8 And there, at last, I got my ticket to the disaster. I could see not just into the pit now, but also its access ramp, which trucks had been traveling up and down since I had arrived that morning. Gathered along the ramp were firefighters in their black helmets and black coats. Slowly they lined up, and it became clear that this was an honor guard, and that someone's remains were being carried up the ramp toward the open door of an ambulance. Everyone in the dining room stopped eating. Several people stood up, whether out of respect or to see better, I don't know. For a moment, everything paused. Then the day flowed back into itself. Soon I was outside once more, joining the tide of people washing around the site. Later, as I huddled with a little crowd on the viewing platform, watching people scrawl their names or write ''God Bless America'' on the plywood walls, it occurred to me that a form of repopulation was taking effect, with so many visitors to this place, thousands of visitors, all of us coming to see the wide emptiness where so many were lost. And by the act of our visiting -- whether we are motivated by curiosity or horror or reverence or grief, or by something confusing that combines them all --that space fills up again

9 What TWO categories do the questions from the last page fit into? Why is the first paragraph one sentence? In that paragraph, why does Berne call the empty space the disaster? Why does the third sentence begin with Gathered rather than Firefighters? What examples of figurative language appear in the fourth paragraph? Does the word huddled in the fourth paragraph remind you of anything else youve read? What is the effect of the dashes in the final sentence?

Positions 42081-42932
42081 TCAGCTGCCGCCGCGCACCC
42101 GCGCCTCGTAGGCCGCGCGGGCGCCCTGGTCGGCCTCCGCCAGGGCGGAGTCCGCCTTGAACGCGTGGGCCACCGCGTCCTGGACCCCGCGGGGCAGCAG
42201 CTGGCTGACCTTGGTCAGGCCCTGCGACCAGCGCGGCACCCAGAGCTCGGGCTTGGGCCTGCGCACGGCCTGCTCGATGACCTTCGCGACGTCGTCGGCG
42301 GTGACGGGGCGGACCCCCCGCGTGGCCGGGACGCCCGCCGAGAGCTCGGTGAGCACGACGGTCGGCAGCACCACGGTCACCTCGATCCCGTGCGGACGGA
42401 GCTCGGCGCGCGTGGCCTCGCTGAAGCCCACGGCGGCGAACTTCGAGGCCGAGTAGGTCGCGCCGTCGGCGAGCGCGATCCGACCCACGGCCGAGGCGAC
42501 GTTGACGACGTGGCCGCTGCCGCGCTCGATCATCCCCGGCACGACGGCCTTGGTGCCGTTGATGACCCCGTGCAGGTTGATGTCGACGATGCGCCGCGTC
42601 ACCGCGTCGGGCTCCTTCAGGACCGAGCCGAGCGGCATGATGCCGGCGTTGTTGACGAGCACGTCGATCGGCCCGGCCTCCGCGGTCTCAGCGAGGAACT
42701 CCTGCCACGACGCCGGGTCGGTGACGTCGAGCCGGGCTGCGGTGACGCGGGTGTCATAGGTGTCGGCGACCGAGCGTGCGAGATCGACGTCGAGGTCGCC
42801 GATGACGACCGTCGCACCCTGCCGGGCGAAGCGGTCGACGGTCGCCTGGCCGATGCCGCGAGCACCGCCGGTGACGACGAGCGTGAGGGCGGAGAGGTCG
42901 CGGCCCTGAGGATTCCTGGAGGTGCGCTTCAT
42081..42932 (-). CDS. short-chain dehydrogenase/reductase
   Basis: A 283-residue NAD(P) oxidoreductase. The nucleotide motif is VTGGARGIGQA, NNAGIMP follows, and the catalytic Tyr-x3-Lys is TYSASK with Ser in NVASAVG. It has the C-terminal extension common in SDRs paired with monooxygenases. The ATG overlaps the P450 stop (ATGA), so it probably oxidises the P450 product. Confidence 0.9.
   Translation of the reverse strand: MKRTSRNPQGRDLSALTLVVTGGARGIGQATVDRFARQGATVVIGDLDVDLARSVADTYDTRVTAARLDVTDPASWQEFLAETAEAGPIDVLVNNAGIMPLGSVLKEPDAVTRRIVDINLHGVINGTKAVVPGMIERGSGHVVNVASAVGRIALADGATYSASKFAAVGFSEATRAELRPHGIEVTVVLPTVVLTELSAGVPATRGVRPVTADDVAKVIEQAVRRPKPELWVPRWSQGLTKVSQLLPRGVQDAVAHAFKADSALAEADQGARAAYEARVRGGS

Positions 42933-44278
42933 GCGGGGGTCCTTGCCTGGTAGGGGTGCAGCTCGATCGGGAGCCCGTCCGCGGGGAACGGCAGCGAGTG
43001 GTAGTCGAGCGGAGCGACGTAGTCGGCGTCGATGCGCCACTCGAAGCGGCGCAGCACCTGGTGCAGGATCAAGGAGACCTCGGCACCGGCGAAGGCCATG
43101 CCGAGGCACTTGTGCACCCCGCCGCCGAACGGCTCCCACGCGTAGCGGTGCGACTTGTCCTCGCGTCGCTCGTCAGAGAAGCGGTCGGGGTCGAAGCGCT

10 Ahhh yes, Word choice (diction) Word arranging (syntax) Infested or filled?

11 Test this out… The room was infested with women. What picture does this create in your mind? How does the speaker of this line feel? How would it change your response if the lines was…

12 The room was stocked with women. OR The room was congested with women. OR The room was clogged with women. OR The room was impregnated with women. OR The room was abounding with women.

13 Common Diction Questions: Which of the important words in the passage (verbs, nouns, adjectives, and adverbs) are general and abstract? Which are specific and concrete? Are the important words formal, informal, colloquial, or slang? Are some words nonliteral or figurative, creating figures of speech such as metaphor?

14 Common Syntax Questions: What is the order of the parts of the sentence? Is it the usual SVO or is it inverted? Which part of speech is more prominent – nouns or verbs? What are the sentences like? Are they periodic (moving toward something important at the end) or cumulative (adding details that support an important idea in the beginning of the sentence)? How does the sentence connect its words, phrases, and clauses?